PHS awarded $300,000 grant to expand its innovative urban food growing program

Philadelphia (November, 2009) The U.S. Department of Agriculture’s National Institute of Food and Agriculture (NIFA) has awarded PHS a $300,000 grant to expand its innovative urban food growing program, City Harvest, across Philadelphia over the next three years.

The funding, to be matched by public and private donations, will be used to create a new initiative to encourage more local gardeners to grow produce that benefits local food cupboards and sell their produce for supplemental income.

“We are thrilled with the opportunity to take urban food production to the next level in the city,” said Joan Reilly, Senior Director of PHS’s acclaimed urban revitalization program, Philadelphia Green. “This new effort, dubbed the PHS Community Growers Alliance, will allow PHS and its partners to increase the amount of locally grown produce in Philadelphia and allow community gardeners the opportunity to earn supplemental income while growing and distributing healthy food.”

The initiative, which will start this month, aligns with some of the goals within the City’s “Greenworks” Plan. That plan calls for bringing local food within 10 minutes of 75 percent of residents and creating an additional 86 fresh food outlets by 2015.

The PHS Community Growers Alliance includes the development of green resource centers and new farmers markets. The green resource centers will allow partners to propagate seeds and distribute plants and materials to gardeners and community members. The first of three resource centers, which will also hold education workshops on gardening and cooking fresh vegetables, will be established at Weavers Way Co-op Farm in northwest Philadelphia.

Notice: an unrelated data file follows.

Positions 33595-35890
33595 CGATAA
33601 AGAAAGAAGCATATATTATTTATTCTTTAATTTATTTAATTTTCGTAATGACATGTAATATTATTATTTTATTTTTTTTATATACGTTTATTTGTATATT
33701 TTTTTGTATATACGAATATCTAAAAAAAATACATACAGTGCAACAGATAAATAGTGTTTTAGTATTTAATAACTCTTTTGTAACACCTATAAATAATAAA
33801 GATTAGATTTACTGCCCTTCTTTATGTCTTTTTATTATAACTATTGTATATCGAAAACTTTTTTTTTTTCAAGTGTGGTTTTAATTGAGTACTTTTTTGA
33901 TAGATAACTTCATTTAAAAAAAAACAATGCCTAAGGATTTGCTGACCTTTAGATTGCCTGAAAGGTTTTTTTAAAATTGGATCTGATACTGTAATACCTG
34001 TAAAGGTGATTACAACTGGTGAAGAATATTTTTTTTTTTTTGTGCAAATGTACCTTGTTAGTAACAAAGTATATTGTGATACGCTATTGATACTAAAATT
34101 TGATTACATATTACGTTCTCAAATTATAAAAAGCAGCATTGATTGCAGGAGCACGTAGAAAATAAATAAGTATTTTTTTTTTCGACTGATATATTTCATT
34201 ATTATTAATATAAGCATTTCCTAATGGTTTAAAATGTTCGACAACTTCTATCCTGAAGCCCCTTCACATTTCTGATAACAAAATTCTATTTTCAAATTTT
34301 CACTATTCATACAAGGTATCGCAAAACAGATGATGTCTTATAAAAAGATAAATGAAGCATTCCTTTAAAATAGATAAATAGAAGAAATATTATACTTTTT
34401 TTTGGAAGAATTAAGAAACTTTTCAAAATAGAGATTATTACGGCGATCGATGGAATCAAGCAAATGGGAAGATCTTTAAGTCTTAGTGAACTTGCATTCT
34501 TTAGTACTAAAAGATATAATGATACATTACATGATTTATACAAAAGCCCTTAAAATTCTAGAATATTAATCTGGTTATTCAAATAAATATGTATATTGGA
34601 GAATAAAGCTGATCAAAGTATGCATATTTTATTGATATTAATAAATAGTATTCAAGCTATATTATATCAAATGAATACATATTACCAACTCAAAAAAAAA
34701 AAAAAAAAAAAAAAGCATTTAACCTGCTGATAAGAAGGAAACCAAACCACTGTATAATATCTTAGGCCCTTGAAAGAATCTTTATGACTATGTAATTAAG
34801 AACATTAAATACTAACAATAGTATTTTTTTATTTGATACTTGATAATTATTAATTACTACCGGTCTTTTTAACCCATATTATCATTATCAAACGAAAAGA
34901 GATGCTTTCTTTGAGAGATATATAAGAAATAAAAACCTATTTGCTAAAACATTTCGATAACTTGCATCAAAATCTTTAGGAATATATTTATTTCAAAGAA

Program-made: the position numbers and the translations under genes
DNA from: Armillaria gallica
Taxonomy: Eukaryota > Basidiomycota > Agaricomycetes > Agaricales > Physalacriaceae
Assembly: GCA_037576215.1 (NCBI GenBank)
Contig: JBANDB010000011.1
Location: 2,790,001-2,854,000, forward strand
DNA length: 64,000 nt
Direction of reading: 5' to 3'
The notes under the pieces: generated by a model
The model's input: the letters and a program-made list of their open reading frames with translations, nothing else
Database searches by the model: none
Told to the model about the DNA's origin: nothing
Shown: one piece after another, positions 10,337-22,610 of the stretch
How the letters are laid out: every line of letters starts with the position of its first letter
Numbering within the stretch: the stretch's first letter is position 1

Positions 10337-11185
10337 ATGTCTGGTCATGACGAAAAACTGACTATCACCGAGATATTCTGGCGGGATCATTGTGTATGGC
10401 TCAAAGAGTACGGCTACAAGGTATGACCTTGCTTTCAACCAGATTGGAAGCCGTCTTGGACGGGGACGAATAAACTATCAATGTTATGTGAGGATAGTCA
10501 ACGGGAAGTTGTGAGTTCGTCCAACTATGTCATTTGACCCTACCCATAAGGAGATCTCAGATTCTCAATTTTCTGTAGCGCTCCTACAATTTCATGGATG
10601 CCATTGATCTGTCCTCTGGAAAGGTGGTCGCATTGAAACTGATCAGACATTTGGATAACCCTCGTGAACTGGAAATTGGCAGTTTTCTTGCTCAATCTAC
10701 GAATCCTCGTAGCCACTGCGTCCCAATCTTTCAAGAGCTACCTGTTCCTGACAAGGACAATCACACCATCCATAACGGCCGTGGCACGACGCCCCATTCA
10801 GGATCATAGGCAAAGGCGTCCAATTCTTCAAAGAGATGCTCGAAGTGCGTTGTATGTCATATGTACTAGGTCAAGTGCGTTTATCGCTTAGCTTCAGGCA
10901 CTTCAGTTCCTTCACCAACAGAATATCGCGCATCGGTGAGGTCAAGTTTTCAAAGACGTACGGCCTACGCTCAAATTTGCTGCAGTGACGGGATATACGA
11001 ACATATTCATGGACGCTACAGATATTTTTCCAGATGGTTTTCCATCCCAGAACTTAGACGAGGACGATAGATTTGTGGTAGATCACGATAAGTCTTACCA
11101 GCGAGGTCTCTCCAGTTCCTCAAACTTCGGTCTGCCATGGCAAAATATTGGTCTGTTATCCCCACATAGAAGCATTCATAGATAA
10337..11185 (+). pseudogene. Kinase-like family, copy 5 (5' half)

Gardening partners who have had experience in community vegetable gardening are now being selected by PHS for this year’s 15 Community Growers Alliance spots. A total of 65 sites will be created or selected over the three years of the grant. Growers will receive lumber to create six 4’ by 8’ raised beds, soil, seeds, plants, tools and organic pest control, plus seedlings grown at the green resource centers. Participants will be required to attend five community education workshops on sustainable food production and marketing. They will also be required to volunteer six hours of their time back to the program.

A portion of the produce will be donated to food cupboards and pantries through  City Harvest, which is a program of PHS that partners with the Philadelphia Prison System, SHARE, the Health Promotion Council, and Weavers Way Co-Op to supply fresh organic produce to families in need. Over the last four years, City Harvest has donated more than 51,000 pounds of organic produce, and this year reached an estimated 900 families a week over the course of the growing season.

Participants in the Alliance, estimated to each produce another 500 pounds of food, will also have the opportunity to sell their produce at area farmers markets, directly to nearby restaurants and to Weavers Way Co-op.

PHS, long considered the nation’s leading authority on urban revitalization through its acclaimed Philadelphia Green program, has been responsible for restoring hundreds of neighborhood parks, community gardens, and revitalizing acres of derelict vacant land. Today, Philadelphia Green is nurturing the next generation of environmental stewards, building partnerships and providing guidance and greening innovations to address the region’s growing needs.  For more information, please visit PHSonline.org

 
Posted by:

Laura Beitman Hoover, APR
Senior Public Relations Coordinator
The Pennsylvania Horticultural Society
100 N. 20th Street, 5th Floor
Philadelphia, PA 19103-1495
215-988-8836 (Direct)
215-988-8810 (FAX)

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